There is a river not too far from here about 400m away which is where Agnes goes three times a day to collect her water but also when the rains start that would overflow and water spread over the ground. So to make sure that cholera isn’t being spread around, it is absolutely crucial that people use toilets and use them in the correct way to contain the spread of the virus.

The British Red Cross has also been working in the Gweru district around the same ideas of hygiene promotion by providing both the ministry of health and cholera treatment centres with the equipment needed to sterilise and disinfect houses, so as soon as they hear there has been a cholera outbreak in a particular area, Zimbabwe Red Cross volunteers are sent out with these packs on their backs with disinfectant and sprays. They way the work is: when a particular household has been infected they will spray a very large circle and spray and move in until the whole area has been disinfected to try and help stop this spread of the cholera virus so that it doesn’t affect more people.

There was a case recently where a lady had come back from Beitbridge, where she had been visiting over Christmas. She came back to Gweru district, she threw a party when she was back here, loads of people came to the party and then loads of people started getting ill.

She’d actually had cholera when she was in Beitbridge, been to a cholera treatment centre and treated and although she herself probably hadn’t passed on the virus she brought with her groceries from Beitbridge which were then fed to people at the party. So, it went from being a very isolated case to over 30 people being affected, two of which died, including her sister. So this is an example of how virulent the virus is and just how much it needs to be checked instantly and better still prevented in the first place.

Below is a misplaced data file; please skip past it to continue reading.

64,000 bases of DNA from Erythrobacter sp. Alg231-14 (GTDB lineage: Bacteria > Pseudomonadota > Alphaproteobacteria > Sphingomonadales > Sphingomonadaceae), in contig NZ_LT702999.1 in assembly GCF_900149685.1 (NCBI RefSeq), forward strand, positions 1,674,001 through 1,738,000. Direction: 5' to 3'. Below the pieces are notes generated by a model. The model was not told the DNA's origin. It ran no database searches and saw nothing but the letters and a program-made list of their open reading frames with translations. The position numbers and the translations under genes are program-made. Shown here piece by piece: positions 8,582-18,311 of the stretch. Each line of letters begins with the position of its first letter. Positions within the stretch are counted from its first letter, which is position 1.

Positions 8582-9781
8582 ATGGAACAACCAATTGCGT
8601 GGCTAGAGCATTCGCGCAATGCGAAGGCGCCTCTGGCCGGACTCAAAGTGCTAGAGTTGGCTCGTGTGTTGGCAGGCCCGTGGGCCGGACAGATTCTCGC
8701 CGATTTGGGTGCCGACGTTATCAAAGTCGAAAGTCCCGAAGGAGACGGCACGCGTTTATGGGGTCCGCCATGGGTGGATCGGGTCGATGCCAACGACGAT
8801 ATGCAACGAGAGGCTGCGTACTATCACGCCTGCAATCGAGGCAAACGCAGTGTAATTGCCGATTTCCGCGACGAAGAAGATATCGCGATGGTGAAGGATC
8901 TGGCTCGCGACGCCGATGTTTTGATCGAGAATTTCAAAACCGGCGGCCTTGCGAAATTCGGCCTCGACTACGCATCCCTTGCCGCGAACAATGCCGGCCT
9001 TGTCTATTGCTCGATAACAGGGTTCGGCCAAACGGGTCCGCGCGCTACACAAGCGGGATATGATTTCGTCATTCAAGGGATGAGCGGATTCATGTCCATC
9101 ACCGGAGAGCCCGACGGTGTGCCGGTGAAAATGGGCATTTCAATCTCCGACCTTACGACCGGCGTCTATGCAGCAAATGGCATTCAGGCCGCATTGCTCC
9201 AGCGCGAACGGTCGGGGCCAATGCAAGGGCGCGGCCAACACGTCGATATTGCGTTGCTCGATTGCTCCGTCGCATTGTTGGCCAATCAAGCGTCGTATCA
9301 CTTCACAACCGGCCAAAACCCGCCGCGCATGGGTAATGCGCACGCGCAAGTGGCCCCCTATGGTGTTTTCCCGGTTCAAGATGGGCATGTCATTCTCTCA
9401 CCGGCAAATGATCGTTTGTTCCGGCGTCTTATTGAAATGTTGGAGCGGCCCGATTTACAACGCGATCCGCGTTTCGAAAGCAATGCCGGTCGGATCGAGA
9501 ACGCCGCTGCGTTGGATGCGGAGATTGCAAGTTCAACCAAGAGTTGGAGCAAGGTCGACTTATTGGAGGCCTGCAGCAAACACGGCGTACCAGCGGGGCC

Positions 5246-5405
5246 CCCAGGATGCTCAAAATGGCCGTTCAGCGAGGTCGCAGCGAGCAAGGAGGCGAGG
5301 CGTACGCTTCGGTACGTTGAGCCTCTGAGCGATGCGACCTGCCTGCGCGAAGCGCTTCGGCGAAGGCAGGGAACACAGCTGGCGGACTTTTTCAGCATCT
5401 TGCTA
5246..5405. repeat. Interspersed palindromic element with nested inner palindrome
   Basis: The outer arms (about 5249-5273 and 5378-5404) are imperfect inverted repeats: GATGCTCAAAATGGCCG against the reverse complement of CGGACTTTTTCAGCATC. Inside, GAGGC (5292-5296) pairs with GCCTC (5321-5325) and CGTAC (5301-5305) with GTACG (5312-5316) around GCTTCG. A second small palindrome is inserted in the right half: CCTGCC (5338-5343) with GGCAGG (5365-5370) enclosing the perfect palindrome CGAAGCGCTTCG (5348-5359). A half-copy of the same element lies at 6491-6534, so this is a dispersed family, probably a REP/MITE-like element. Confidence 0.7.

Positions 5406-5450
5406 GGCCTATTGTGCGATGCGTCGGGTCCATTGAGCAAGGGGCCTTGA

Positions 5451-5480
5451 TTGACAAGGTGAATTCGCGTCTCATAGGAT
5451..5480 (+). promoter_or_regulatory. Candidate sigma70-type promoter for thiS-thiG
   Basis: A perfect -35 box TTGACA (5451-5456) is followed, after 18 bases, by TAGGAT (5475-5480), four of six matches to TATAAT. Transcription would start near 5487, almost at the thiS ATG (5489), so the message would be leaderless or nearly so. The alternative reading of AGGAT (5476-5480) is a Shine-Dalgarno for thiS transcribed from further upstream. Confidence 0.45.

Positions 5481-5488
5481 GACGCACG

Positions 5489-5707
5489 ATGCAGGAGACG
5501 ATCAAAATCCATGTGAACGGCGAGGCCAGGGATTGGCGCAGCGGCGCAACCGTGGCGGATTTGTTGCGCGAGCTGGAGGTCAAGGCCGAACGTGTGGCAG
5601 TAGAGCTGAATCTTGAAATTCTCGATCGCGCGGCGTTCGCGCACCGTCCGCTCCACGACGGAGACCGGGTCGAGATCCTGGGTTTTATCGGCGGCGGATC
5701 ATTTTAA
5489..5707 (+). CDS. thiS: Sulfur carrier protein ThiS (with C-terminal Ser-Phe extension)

Today was my sixth and final full day in Zimbabwe. I go back to Harare first thing tomorrow morning. Today we went back to Zvishavane to go back to see the cholera treatment centre that had been put up yesterday and also go and see a training course taking place.

The training course was put on by the British Red Cross and the Norwegian Red Cross for about 40 Zimbabwe Red Cross volunteers. Many of them have been Zimbabwe Red Cross volunteers for many years and do a lot of home based rural care work but they were just going to this training course to get a refresher on cholera awareness and to go through the basic steps that can happen in villages and homes across communities in Zimbabwe; the simple steps that can be taken to make sure the disease doesn’t spread and also the basic things to do when the symptoms do display ahead of getting professional medical attention.

So I sat in on that training course today and they are very passionate volunteers. As soon as the training course was over, I accompanied a group of four volunteers down to the local bus depot which is where everyone gathers on their way in and out so there are lots of vendors and people milling about there. [The volunteers] started speaking to people who were at the bus station about cholera. They brought with them demonstration bits of kit and showed examples of ways that you could make yourself a tap, a vessel with which to wash your hands and soap on a rope so that you don’t recontaminate by touching it after you’ve washed your hands and therefore potentially spreading cholera.

It was really interesting because there was an obvious real desire by the people at the bus station, a real thirst for knowledge.